Securely shred files that has no special attributes is relatively straight-forward process: the secure deleter simply rewrites data with one of the secure delete patterns. Windows NT/2K/XP/7 compressed, sparse and encrypted files—these are trickier. Such types of files are managed by NTFS in 16-cluster blocks.
Тo handle them Secure Deleter relies on the defragmentation API. Using the defragmentation API, Secure Delete can determine precisely which clusters on a disk are occupied by data belonging to compressed, sparse and encrypted files. Once Secure Delete knows which clusters contain the file’s data, it can open the disk for raw access and overwrite those clusters.
Cleaning free space poses another challenge. Since FAT and NTFS provide no means for an application to directly address free space, Secure Deleter has to indirectly rewrite free space. First, Secure Deleter allocates the largest file it can. For this files Secure Deleter performs a secure rewrite, ensuring that all the disk space that was previously free becomes securely cleansed. On NTFS drives Secure Deleter’s job isn’t necessarily through NTFS allocates and overwrites the file. Secure Delete must also fill any existing free portions of the NTFS Master File Table with files that fit within an MFT record. All Secure Deleter has to do to take care of the free MFT space is allocate the largest file it is able to – when the file occupies all the available space in an MFT Record NTFS will prevent the file from getting larger, since there are no free clusters left on the disk. Secure Deleter then repeats the process. When Secure Deleter can no longer even create a new file, it knows that all the previously free records in the MFT have been completely filled with securely overwritten files.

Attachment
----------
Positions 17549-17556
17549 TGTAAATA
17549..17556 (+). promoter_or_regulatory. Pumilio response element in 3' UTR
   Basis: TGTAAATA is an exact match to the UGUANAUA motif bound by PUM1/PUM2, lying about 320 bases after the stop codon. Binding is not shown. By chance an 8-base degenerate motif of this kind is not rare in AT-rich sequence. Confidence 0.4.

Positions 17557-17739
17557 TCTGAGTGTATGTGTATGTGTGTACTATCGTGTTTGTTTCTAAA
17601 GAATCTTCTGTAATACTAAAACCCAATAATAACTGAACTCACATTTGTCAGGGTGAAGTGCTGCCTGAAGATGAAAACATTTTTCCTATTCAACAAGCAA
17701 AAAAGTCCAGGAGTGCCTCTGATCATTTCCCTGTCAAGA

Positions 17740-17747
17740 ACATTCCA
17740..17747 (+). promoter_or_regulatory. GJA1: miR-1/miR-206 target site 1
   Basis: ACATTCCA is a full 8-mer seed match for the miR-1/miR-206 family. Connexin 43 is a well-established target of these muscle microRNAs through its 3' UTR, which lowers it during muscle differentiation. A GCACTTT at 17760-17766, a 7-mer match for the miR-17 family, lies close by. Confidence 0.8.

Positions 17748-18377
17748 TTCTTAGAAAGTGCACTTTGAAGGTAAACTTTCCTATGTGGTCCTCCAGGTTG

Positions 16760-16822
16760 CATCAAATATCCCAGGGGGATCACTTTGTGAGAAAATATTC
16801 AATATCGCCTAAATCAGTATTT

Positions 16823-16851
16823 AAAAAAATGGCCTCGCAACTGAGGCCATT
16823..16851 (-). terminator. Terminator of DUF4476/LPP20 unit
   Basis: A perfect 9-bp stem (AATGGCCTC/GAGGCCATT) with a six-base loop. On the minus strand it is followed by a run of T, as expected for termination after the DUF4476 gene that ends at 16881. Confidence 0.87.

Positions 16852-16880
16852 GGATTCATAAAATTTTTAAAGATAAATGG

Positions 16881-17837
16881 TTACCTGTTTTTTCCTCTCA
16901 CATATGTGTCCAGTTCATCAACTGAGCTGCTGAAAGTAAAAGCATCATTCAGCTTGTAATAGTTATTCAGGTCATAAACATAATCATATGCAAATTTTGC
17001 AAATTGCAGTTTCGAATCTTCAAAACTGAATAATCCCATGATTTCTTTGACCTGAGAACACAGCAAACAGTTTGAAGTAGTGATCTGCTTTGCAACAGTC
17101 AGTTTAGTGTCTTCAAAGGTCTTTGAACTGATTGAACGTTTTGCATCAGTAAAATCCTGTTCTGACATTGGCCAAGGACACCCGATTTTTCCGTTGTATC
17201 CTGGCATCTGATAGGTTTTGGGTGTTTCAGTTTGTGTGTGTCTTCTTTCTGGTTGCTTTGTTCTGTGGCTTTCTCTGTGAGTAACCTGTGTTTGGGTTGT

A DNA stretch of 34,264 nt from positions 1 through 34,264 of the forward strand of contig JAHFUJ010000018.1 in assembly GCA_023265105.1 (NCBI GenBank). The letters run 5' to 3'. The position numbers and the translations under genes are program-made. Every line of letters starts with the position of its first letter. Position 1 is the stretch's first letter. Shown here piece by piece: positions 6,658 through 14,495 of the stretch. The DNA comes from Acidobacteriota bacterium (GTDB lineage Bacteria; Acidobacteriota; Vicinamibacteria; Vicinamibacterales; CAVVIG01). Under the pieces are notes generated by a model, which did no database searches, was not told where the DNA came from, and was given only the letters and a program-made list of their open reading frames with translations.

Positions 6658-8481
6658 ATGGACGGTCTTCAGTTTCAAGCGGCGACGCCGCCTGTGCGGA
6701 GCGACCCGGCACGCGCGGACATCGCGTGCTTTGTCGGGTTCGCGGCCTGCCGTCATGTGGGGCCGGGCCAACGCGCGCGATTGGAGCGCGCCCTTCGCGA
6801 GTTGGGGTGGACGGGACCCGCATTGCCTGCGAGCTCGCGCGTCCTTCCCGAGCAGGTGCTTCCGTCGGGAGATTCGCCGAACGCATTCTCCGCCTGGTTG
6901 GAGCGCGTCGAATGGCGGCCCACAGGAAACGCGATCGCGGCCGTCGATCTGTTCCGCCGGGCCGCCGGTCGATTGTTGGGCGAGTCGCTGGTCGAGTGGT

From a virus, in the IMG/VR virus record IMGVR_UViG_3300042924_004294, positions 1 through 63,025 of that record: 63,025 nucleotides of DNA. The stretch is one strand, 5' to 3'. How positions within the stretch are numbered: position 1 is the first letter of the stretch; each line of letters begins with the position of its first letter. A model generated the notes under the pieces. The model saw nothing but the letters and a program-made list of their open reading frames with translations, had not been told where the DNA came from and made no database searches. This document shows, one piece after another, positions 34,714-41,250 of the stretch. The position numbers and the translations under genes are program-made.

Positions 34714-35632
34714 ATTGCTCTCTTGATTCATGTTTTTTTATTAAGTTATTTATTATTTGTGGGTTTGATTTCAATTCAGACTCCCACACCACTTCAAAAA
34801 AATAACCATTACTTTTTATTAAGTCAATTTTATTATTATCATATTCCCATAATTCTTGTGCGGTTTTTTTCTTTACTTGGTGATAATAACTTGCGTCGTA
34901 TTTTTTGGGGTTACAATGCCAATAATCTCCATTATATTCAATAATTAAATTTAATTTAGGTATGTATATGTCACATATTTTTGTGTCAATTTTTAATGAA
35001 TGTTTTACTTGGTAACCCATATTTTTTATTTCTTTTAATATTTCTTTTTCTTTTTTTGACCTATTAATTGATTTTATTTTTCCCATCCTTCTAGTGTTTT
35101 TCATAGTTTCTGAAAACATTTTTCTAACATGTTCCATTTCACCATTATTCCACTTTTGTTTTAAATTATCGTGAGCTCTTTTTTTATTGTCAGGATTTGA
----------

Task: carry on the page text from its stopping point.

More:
To rewrite file names, Secure Delete renames the file 26 times, each time replacing each character of the file name with a successive alphabetic character. For instance, the first rename of “foo.txt” would be to “AAA.AAA”.